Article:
Dr. Siegel is the co-editor of a handbook of psychiatry and the author of numerous articles, chapters, and the internationally acclaimed text, The Developing Mind: Toward a Neurobiology of Interpersonal Experience.
This book introduces the idea of interpersonal neurobiology and has been of interest to and utilized by a number of organizations, including the U.S. Department of Justice, the Vatican’s Pontifical Council for the Family, the Council on Technology and the Individual, early intervention programs and a range of clinical and research departments worldwide.
In the last five decades, psychedelic therapy and other avenues of modern consciousness research have revealed a rich array of “anomalous” phenomena that have undermined some of the most basic assumptions of modern psychiatry, psychology, and psychotherapy concerning consciousness and the human psyche in health and disease. Many of these observations are so radical that they question the basic philosophical assumptions of materialistic science.
This discussion reviews the history of psychiatric research with psychedelics from the 1950s to the present. Particular focus is applied to recent approved investigations with normal volunteers and with specific patient populations, including those with advanced-cancer anxiety, obsessive-compulsive disorder and chronic post-traumatic stress disorder. Implications of research conducted in the Brazilian Amazon with the plant hallucinogen decoction ayahuasca to future investigations designed to explore safety and efficacy in the treatment of chronic alcoholism and substance abuse are also ex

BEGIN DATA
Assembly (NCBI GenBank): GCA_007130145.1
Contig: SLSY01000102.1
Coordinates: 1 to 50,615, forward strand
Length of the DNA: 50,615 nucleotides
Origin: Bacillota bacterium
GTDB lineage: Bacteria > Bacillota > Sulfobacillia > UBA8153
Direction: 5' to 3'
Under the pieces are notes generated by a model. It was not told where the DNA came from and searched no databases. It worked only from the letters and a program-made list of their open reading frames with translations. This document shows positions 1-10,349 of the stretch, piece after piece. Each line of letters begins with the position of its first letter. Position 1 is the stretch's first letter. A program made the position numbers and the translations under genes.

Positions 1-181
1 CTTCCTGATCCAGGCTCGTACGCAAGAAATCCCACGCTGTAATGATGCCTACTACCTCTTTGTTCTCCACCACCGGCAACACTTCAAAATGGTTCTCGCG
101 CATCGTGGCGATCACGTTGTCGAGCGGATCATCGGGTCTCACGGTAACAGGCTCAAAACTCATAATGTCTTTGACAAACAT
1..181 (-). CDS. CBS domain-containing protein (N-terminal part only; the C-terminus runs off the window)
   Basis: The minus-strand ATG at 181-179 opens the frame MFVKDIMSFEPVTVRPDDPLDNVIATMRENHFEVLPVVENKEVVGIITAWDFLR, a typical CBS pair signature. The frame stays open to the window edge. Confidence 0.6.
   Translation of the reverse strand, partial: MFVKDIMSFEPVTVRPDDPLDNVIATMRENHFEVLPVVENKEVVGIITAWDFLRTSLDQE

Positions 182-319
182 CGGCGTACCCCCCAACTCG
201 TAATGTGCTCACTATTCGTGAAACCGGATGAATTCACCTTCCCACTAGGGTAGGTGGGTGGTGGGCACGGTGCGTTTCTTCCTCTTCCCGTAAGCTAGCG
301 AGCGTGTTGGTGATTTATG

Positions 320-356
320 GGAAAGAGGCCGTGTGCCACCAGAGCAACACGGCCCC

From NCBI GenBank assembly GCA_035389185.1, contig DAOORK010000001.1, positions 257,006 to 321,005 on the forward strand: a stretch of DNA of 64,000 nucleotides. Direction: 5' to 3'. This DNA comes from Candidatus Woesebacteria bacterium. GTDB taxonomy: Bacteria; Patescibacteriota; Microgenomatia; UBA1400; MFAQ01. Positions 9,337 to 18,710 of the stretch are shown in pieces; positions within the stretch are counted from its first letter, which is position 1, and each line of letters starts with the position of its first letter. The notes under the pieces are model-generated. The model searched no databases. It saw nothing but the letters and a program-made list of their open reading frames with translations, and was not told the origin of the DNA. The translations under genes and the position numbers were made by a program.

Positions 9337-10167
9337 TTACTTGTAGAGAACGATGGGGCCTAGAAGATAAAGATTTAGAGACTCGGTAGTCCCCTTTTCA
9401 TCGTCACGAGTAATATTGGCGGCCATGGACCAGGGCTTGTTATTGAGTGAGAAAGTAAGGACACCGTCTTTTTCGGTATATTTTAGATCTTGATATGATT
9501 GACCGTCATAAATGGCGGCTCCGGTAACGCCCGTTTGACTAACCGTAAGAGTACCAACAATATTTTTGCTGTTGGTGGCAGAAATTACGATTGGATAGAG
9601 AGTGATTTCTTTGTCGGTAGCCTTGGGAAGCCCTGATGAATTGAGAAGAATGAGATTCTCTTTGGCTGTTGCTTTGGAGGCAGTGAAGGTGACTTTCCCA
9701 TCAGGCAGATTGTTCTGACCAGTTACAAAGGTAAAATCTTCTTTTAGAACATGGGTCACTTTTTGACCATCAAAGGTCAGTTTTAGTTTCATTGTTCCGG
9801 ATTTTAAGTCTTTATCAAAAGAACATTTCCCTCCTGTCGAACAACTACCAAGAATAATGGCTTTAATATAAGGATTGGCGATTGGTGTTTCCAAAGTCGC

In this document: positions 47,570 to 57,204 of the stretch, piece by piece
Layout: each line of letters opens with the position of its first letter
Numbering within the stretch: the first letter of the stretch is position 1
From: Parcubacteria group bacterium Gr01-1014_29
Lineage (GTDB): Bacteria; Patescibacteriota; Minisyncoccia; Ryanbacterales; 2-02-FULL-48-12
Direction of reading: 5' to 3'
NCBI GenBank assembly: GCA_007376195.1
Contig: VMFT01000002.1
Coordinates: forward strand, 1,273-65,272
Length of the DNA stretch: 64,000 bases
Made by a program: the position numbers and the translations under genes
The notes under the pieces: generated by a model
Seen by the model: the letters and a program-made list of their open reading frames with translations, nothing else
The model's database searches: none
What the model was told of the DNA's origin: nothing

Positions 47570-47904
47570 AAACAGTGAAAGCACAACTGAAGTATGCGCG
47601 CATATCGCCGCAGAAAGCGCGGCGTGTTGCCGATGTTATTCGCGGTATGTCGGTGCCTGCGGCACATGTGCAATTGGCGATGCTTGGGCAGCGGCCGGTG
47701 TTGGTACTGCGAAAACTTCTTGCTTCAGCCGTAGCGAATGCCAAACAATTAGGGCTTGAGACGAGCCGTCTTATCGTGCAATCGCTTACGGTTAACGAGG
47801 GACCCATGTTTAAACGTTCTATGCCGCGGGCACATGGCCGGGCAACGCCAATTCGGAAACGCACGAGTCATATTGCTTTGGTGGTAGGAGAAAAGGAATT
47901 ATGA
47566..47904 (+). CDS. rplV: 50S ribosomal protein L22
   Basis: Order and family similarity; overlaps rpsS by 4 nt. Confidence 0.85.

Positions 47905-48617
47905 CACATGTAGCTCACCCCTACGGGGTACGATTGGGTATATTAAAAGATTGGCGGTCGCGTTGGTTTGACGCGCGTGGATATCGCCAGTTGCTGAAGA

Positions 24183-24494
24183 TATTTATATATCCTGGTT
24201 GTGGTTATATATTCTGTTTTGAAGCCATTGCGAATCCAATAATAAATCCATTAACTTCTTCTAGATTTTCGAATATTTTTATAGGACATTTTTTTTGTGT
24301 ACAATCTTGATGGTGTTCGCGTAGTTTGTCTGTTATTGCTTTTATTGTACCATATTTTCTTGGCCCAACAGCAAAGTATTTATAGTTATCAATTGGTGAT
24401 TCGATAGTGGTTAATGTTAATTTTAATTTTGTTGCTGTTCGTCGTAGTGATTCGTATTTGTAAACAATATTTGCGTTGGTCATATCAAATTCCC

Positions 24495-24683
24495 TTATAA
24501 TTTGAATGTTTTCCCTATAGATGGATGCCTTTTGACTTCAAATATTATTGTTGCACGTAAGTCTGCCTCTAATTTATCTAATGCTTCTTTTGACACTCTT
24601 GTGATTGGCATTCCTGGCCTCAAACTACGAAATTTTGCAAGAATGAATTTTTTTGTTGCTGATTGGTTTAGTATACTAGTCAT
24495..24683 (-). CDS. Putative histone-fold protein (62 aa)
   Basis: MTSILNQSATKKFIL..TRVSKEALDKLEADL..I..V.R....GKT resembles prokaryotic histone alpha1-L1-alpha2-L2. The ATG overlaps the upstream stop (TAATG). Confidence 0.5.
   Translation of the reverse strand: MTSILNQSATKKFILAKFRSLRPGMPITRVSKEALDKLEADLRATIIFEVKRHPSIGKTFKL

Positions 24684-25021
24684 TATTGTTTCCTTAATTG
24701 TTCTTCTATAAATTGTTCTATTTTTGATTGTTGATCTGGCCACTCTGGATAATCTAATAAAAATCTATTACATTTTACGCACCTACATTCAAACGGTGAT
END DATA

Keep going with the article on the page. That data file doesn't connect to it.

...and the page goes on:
When he was eighteen years old, Erich Jarvis stood at a crossroads: should he be a professional dancer or a scientist? Not only is his personal story compelling but his dedication, perseverance, and enthusiasm for his field of science is inspiring.
Join Dr. Erich Jarvis as he shares with host Belvie Rooks some of the similarities between brain activity of birds learning to make their calls and humans learning to talk.
This teleseminar reviews Dr. Newberg's most recent work on the Principles of Neurotheology where he outlines the major principles that are the foundation for future neurotheological research. The principles pertain to how science and religion must interact to successfully form this new field of study. The principles also consider how science itself is performed and the capabilities and limitations of science. A variety of theological and religious ideas will also be engaged. Can neurotheology provide a new understanding of the human mind, the human brain, and human consciousness?